Early experiences matter: Lasting effect of concentrated disadvantage on children's language and cognitive outcomes
ABSTRACT A small but provocative literature suggests that neighbourhood socioeconomic conditions experienced by children early in life influence a variety of health and developmental outcomes later in life. We contribute to this literature by testing the degree to which neighbourhood socioeconomic conditions that children experience in Kindergarten influence their later language and cognitive outcomes in early adolescence, over and above current neighbourhood context and various child-level covariates including scores on a Kindergarten measure of school readiness. Cross-classified random effects modelling (CCREM) analyses were performed on a study population of 2648 urban children residing throughout the province of British Columbia, Canada, who were followed longitudinally from Kindergarten (age 5/6) to Grade 7 (age 12/13). Findings demonstrate that neighbourhood concentrated disadvantage experienced during Kindergarten has a durable, negative effect on children's reading comprehension outcomes seven years later-providing evidence that early social contextual experiences play a critical role in the lives of children. Possible explanations and future directions are discussed.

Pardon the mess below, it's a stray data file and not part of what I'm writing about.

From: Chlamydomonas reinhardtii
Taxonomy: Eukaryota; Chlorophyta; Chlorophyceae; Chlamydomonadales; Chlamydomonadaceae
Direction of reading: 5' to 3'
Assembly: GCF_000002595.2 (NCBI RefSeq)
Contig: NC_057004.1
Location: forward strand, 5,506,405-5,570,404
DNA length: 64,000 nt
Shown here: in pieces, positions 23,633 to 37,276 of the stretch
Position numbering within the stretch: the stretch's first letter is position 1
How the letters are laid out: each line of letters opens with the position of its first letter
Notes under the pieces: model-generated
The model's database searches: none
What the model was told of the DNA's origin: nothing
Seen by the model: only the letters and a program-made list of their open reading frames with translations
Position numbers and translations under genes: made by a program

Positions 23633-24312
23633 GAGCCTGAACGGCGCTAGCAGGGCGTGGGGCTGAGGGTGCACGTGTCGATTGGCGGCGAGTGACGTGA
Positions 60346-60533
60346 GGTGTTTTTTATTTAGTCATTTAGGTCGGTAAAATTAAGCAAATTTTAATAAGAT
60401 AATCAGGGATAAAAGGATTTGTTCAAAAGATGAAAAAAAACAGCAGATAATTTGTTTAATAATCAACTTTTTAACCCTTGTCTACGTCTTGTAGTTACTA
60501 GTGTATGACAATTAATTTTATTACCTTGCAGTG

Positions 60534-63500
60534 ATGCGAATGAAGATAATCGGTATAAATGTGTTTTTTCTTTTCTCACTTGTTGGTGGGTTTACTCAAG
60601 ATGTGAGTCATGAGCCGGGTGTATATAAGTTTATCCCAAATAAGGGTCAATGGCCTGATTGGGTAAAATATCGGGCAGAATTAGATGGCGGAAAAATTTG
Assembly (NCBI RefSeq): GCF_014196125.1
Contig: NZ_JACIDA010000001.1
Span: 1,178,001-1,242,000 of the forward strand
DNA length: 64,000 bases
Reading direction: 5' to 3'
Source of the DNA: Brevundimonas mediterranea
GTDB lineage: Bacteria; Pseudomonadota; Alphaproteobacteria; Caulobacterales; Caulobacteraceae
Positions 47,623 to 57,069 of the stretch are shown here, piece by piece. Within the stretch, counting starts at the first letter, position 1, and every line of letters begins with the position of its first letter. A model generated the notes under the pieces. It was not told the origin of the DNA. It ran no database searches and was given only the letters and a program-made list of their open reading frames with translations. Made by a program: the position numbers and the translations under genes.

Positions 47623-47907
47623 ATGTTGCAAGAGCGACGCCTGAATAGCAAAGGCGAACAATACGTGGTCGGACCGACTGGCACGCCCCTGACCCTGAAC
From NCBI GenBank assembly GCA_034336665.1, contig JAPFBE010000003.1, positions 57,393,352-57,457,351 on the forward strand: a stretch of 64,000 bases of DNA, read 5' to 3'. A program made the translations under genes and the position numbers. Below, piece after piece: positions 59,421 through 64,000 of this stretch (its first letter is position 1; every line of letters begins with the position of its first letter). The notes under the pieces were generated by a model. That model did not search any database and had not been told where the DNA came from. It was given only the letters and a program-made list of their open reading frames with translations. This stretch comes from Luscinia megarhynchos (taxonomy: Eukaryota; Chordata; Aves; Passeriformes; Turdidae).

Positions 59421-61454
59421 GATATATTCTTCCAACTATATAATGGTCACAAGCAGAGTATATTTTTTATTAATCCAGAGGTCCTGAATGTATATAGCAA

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ABSTRACT: Background: Despite much interest in understanding the influence of contexts on health, most research has focused on one context at a time, ignoring the reality that individuals have simultaneous memberships in multiple settings. Method: Using the example of smoking behavior among adolescents in the National Longitudinal Study of Adolescent Health, we applied cross classified multilevel modeling (CCMM) to examine fixed and random effects for schools and neighborhoods. We compared the CCMM results with those obtained from a traditional multilevel model (MEM) focused on either the school and neighborhood separately. Results: In the MEMs, 52% of the variation in smoking was due to differences between neighborhoods (when schools were ignored) and 6.3% of the variation in smoking was due to differences between schools (when neighborhoods were ignored). However in the CCMM examining neighborhood and school variation simultaneously, the neighborhood level variation was reduced to 0.4%. Conclusion: Results suggest that using MEM, instead of CCMM, could lead to overestimating the importance of certain contexts and could ultimately lead to targeting interventions or policies to the wrong settings.Health & Place 01/2015; 31. DOI:10.1016/j.healthplace.2014.12.001 · 2.44 Impact Factor